DescriptionCharles A. Leale Autograph Letter Signed "Chas. A. Leale", 8 pages, 5" x 8", "Armory Square", U.S. Army General Hospital, Washington, D.C., 28 May 1865, to "Friend Dudley [Dr. Dwight Dudley of Maine]" with envelope. An intensely dramatic and observant eyewitness account of Abraham Lincoln's final hours, written by the young physician who first came to his aid at Ford's Theatre. Dr. Leale, who had been appointed an Assistant Surgeon of Volunteers less than a week before the fatal night, sent this letter to someone who was evidently a medical colleague and had inquired about the tragedy.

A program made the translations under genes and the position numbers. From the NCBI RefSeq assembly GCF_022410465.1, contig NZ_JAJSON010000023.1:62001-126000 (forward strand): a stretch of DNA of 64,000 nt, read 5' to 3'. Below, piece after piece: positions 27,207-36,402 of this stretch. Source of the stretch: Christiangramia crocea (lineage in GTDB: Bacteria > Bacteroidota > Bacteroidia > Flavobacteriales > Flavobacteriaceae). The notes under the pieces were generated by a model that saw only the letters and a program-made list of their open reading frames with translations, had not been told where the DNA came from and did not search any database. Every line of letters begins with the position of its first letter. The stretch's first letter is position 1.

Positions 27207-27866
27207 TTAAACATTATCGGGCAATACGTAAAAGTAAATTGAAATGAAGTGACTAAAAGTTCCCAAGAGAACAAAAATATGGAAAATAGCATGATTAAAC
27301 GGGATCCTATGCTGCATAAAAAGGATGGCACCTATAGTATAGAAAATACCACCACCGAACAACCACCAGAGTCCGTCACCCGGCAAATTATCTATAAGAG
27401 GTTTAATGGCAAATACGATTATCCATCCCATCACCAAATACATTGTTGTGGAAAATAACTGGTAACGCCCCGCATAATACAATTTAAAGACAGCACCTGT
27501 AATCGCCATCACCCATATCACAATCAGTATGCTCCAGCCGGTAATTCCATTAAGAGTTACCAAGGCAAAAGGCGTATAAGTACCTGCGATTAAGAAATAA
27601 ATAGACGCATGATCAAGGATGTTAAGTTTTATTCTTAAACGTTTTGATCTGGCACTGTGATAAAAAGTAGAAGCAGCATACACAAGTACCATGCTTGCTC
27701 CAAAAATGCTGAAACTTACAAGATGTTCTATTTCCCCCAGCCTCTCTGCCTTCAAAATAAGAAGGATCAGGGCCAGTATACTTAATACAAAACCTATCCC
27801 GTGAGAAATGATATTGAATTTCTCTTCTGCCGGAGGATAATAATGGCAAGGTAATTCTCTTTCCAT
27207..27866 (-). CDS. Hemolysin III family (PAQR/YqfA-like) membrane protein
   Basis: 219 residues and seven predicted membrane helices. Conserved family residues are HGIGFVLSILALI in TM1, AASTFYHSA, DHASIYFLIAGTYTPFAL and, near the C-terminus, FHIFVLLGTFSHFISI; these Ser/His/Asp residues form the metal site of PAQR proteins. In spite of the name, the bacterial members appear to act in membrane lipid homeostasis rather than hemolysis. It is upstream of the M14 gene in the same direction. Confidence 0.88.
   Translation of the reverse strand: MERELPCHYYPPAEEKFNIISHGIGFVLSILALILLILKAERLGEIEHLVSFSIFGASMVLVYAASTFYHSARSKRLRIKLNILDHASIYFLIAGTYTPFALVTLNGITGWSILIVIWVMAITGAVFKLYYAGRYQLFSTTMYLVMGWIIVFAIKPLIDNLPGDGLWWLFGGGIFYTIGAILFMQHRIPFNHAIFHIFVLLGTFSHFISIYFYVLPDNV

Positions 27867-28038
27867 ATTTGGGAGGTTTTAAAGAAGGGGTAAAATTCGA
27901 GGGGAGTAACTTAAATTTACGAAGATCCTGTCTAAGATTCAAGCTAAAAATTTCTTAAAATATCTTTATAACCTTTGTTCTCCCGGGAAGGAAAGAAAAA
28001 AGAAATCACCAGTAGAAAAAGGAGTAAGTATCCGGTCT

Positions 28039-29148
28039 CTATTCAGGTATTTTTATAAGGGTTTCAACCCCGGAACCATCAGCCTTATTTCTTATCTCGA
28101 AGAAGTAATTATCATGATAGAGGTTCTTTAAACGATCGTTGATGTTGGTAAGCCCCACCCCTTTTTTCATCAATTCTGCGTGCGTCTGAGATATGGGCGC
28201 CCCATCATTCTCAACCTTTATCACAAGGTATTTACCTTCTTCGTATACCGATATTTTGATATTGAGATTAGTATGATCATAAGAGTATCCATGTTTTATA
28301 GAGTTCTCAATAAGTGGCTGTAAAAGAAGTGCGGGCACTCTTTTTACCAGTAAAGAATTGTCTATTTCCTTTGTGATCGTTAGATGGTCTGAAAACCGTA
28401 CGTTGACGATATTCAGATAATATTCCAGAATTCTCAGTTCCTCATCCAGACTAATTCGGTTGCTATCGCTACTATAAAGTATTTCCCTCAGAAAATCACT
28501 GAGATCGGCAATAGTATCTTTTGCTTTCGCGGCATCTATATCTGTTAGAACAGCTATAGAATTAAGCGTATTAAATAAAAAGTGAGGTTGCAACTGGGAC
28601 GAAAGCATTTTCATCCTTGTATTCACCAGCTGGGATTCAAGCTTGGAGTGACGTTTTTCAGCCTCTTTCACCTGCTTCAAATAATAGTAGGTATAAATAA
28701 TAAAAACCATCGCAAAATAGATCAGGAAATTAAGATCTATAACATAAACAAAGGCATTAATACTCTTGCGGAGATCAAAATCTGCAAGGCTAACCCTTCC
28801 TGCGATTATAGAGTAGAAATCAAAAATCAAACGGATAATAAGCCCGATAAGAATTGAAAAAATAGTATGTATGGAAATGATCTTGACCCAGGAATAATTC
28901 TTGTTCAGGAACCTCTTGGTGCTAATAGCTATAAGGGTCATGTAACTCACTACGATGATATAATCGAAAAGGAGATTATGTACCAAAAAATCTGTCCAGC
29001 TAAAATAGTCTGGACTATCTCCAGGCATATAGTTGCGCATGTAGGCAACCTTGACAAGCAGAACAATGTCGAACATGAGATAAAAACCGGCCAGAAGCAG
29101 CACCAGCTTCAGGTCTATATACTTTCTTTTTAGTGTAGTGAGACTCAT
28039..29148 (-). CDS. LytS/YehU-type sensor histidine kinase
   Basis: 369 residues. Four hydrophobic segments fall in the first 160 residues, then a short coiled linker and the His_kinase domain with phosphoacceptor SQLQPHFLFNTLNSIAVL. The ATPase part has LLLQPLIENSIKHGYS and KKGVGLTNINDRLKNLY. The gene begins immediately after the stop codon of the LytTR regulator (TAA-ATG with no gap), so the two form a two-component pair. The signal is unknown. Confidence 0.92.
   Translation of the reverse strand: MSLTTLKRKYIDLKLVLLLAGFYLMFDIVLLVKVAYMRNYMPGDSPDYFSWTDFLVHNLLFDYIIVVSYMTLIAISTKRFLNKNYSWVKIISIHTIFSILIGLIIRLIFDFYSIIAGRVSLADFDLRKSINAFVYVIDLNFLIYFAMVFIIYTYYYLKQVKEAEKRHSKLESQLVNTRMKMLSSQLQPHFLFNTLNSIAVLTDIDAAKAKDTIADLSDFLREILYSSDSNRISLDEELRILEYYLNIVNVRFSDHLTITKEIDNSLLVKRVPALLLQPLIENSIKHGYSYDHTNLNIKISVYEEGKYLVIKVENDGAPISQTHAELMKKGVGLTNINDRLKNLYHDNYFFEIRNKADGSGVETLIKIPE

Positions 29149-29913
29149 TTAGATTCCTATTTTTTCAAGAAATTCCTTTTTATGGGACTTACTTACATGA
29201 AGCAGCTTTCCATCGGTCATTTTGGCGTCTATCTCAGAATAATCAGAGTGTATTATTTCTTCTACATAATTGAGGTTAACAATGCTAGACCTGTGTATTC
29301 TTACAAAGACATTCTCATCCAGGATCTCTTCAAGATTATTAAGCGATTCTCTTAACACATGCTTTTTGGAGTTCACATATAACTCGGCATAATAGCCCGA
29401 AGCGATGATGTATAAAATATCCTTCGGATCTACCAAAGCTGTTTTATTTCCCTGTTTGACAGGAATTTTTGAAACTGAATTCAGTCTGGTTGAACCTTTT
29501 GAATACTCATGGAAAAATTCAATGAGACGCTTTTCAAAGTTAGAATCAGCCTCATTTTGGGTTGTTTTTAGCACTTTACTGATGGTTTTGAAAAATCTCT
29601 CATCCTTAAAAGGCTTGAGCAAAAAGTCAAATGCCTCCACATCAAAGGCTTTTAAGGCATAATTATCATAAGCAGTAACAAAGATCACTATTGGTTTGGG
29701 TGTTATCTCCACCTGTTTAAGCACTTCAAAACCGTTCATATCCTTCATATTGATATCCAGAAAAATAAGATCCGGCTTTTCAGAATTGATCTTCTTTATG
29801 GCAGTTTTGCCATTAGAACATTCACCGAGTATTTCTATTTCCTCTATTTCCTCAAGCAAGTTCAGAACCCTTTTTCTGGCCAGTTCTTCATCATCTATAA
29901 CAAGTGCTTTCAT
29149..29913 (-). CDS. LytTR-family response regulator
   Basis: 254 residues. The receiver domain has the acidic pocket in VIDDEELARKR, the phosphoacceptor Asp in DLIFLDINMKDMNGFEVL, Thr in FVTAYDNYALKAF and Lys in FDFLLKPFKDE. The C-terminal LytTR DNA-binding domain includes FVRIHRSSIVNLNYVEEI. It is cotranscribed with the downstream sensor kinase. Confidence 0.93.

Leale replies at length: "I had charge of the President until his family physician arrived. That night was the only time that I have been to the theatre since I came here and then partly to see Mr. Lincoln and Gen. Grant [early papers had announced that Grant would be the President's guest for the evening]. I took a seat in the dress circle near the President's box, heard the report of the pistol then saw him [Booth] jump . . . with his drawn dagger and rush across the stage. I immediately ran to the box and . . . saw the President sitting in the arm chair with his head thrown back. On one side was Mrs. L. and on the other Miss Harris. The former was holding his head and crying bitterly for a surgeon while the others . . . were standing crying for stimulants, water, etc., not one going for anything . . . I sent one for brandy and another for water, then told Mrs. L. that I was a surgeon, when she asked me to do what I could. He was then in a profound coma, pulse could not be felt, eyes closed, torturous breathing. I immediately with assistance placed him . . . recumbent . . . on the floor. While doing this I put my hand on a part of his coat near the left shoulder saturated with blood. Supposing him to have been stabbed I asked a person near by to cut off his clothes which he did with a jack knife. As soon as his shoulder was laid bare and no wound discovered, I examined his head and first felt a protuberance about one inch to the right of med. line and the same distance above the superior curved line of the occupant. I removed the clot and introduced the little finger of left hand completely through the cranium. I then knew it was fatal and told the bystanders that it was a mortal wound. Dr. [Charles S.] Taft and Dr. [Abraham A. F.] King now came in and we removed him immediately to Patterson's [sic Petersen's] house just opposite. I first intended to have him taken . . . to the White House but I was afraid he would die while going there. Besides, after he was taken out to the street his carriage was not to be found. After we put him in bed we sent for bottles of hot water to apply to his extremities. Before these arrived the room was completely crowded. I . . . saw a Capt. who I asked to have the room cleared which he did . . . all leaving except Mrs. L. and Miss Harris. I went to Mrs. L. and asked her if she would have the kindness to go to the next room for a minute so as to allow us to do all we could and examine his wounds. She did so and several Drs then came in, among them Dr. [Robert K.] Stone, the family physician, who was introduced to me. When I asked him if he would take charge of the President he said that he would when I resigned. The Surg. Gen. [Joseph K. Barnes], Surg. [Charles H.] Crane, and others now came in. I then went to the head of the bed near his left shoulder where I remained until he breathed his last. He was completely insensible from the time that he was shot. . . . They tried to give him a small quantity of brandy but he could not swallow it. Mustard poultices were applied during the night." Leale then abruptly changes scene, noting that he had "a ticket to the Green Room and . . . the carriage next to the Surg. General at the funeral", and comments on the trial of the assassination conspirators: "I went to see them last week at the court room. They are a very inferior looking set of men. Dr. Mudd is the only one that has any intellectual expressions (I hope that if the charges are true against him he will be unable to tell what school he rec'v'd his diploma from). They all look as if they did not have any hope. O'Laughlin is very nervous and trembles terribly. They are all very pale except the Dr." Leale closes with a brief comment about the Grand Review of the Armies (for which, he notes, he had seats on the stand next to President Johnson): "the soldiers were as black as Indians and covered with dust." An exceptional, early, and comprehensive account, one of the finest extant by an eyewitness. Letter is toned with some mild stains. Envelope is toned and lightly stained as well. Both are fine.
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